I spent last weekend down in San Diego to run the America’s Finest City Half Marathon and as usual have some thoughts about my low-carb and running-specific training that led up to this race.
First of all I did knock nearly 10 minutes off my half-marathon PR in April so it was obviously a good race. After the cramp city that was the L.A. Marathon and the miserable hills of the La Jolla Half, it was a fairly uneventful spring and summer. I kept telling myself I would go strict carnivore and drop some weight but all the social engagements got in the way, and as the mercury rose the motivation dropped. There were a few weeks in which I skipped the usual weekend long run but as the summer progressed I felt like I was losing endurance so I tried to go back to a long run (13+ miles) a week. I also attended track workouts more regularly and tried to push myself a little harder during the regular group runs instead of hanging out in the back chatting with people.
Leading up to race day, I didn’t particularly taper, since the demands for a half is really much less than a full. I checked in to the Airbnb the day before, drank electrolytes, and got my usual pre-race 3 hours sleep. I should have thought out dinner a little better and ended up having a “paleo burger” and onion rings at Burger Lounge, and when that didn’t feel like enough, a chicken sandwich.
I knew I had to warm up so I elected to walk about 1.5 miles to the shuttle pickup instead of driving. Everything about logistics went off without a hitch; I got coffee and cream and arrived ahead of schedule and used the potty before the race (which were pretty polluted by the time I got in line and smelled awful).
I originally planned to follow the 1:50 pacers knowing I would likely beat my La Jolla time, but I passed them in the first mile and never looked back. The first 3 or 4 miles were really fast, especially on the downhill portions. I felt calm and steady, and unlike the LAM there was no soreness in my knees despite me going much faster.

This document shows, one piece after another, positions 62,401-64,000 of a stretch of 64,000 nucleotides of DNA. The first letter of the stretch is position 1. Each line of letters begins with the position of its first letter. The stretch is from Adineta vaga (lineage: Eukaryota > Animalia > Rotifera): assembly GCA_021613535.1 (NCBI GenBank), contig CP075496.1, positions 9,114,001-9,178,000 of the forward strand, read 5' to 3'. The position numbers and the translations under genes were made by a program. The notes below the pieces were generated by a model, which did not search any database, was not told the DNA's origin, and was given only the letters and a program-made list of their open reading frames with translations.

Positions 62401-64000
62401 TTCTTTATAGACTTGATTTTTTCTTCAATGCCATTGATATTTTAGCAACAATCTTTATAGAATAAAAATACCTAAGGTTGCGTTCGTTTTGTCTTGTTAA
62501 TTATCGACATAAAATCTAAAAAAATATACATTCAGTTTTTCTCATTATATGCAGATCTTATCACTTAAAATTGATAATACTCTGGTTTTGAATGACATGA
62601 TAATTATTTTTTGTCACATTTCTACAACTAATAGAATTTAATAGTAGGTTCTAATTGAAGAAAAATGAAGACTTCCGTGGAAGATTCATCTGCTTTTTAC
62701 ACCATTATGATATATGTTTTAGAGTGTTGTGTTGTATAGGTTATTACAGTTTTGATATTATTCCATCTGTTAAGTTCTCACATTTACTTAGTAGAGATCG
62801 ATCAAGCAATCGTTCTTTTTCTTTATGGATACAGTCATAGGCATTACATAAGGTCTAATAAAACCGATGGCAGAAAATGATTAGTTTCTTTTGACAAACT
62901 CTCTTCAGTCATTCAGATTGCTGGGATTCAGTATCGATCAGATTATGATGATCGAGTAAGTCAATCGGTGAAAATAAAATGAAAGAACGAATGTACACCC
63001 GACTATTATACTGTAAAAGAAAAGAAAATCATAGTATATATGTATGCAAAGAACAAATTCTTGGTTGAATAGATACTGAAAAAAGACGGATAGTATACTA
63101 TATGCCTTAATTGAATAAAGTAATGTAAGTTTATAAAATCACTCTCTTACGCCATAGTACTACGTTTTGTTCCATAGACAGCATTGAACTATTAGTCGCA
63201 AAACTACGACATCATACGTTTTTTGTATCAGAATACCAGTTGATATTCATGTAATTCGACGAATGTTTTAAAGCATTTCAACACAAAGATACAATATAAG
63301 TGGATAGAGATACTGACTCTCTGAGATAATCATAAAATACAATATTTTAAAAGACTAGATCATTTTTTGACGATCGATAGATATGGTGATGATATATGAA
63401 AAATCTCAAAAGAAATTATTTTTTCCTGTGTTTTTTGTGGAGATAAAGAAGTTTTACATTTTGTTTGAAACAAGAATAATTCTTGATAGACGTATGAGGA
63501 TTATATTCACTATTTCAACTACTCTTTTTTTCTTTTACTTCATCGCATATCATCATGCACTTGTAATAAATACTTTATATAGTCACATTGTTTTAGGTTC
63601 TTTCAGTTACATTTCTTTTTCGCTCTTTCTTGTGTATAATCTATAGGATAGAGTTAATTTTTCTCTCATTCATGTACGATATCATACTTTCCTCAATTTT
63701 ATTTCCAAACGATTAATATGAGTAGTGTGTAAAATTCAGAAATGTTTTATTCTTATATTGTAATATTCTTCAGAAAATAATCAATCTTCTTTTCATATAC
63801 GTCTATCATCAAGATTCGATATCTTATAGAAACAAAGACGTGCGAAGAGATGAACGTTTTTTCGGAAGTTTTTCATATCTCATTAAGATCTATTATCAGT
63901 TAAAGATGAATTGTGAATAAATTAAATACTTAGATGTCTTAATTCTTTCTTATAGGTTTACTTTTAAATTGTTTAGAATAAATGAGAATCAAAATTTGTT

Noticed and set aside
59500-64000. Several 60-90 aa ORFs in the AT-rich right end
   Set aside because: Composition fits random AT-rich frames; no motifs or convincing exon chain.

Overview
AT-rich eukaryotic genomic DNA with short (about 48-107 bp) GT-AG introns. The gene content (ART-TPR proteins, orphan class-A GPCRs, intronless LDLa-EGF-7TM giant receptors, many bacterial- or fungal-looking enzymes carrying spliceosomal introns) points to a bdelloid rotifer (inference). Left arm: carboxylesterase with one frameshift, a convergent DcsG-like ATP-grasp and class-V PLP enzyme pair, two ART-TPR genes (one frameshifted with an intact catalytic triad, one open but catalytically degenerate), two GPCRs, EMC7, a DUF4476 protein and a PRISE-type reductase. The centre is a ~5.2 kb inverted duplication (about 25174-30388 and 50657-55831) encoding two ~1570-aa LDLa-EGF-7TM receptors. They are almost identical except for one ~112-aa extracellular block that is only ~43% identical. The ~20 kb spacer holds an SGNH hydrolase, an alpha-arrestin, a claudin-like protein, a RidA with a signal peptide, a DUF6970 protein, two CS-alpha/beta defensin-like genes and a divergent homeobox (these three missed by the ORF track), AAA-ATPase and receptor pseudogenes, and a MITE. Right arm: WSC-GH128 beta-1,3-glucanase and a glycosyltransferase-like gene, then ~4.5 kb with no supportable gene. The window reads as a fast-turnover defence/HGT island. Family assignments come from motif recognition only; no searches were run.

Mid-race was smooth except I could feel the initial rush wearing off and not being able to keep a breakneck pace. Having run quite a few of these, I knew that there was little danger in running out of glycogen so I tried to sustain a good tempo pace which turned out to be 8-ish min/mi. I only had electrolyte once and poured most of the water over my head which worked perhaps a little too well in cooling myself off and made the race shirt cold and clammy against the skin.
Late-race was a little hairy because the hill at Mile 11-12 was a little bigger than I anticipated and my pace started to drop off (and the kicking myself for not losing some more weight began). Fortunately the hill was only about a mile long and the end of the race was a gradual downhill and I totally blitzed it at the end. I felt great post-race. For my first half marathon a year ago, right after the race I felt an overwhelming need to sit down and I couldn’t get back up for 20 minutes, but this time I walked all around the finish zone, collecting medals, picking up my bag from gear check, taking photos, using the restroom, etc. before finally finding a chair at the beer garden.
My time was 1:44:56 which translated to an exact 8:00 min/mi pace. According to Strava, I set a PR in every single category from the 1k to 13.1-mi, and came in 359/4141 overall and 45/293 in my division. I would pay for this in the afternoon where all the vegetables I ate with the paleo burger came out in a hurry and I had diarrhea for a few hours afterwards. This isn’t unexpected - in fact, there was a talk at AHS last year about endurance athletes and digestive distress - but it was surprising because I didn’t feel like I had a particularly hard race after I finished, and in fact walked the 1.5 mi back to the Airbnb with zero trouble.
I think both pre- and post-race nutrition was less than ideal this time because the vegetables slowed digestion and the ton of carbs I had post-race (in the form of inflammatory sugar) really interfered with recovery. My Tuesday group run was astoundingly slow and there was residual muscle soreness, but after having steak all day, I felt much better. It would probably have been a better idea to plan out both meals immediately before and after the race.
One thing that was somewhat hard to reconcile was the fact I gained 6-7 lbs from my 2018 low. Given the last burst of major improvement as a result of losing ~10 lbs from World Carnivore Month, I had been focused on improving my power-to-weight ratio, but clearly I had gotten faster despite a worsening of that metric, and despite running quite a few number of miles less per week. I think most of the benefit in the last few months came from doing speedwork and track workouts more regularly, so perhaps I accessed some untapped potential, and running with large groups is inherently competitive.
Now that I don’t have another significant race coming up (and the Santa Monica Classic 10k doesn’t count), it’s a good time to finally work on basic stuff like aerobic long runs and calibrate the diet some more. I’m glad the long break after LAM wasn’t a waste and improvements have continued to happen even during the traditional runner’s off season.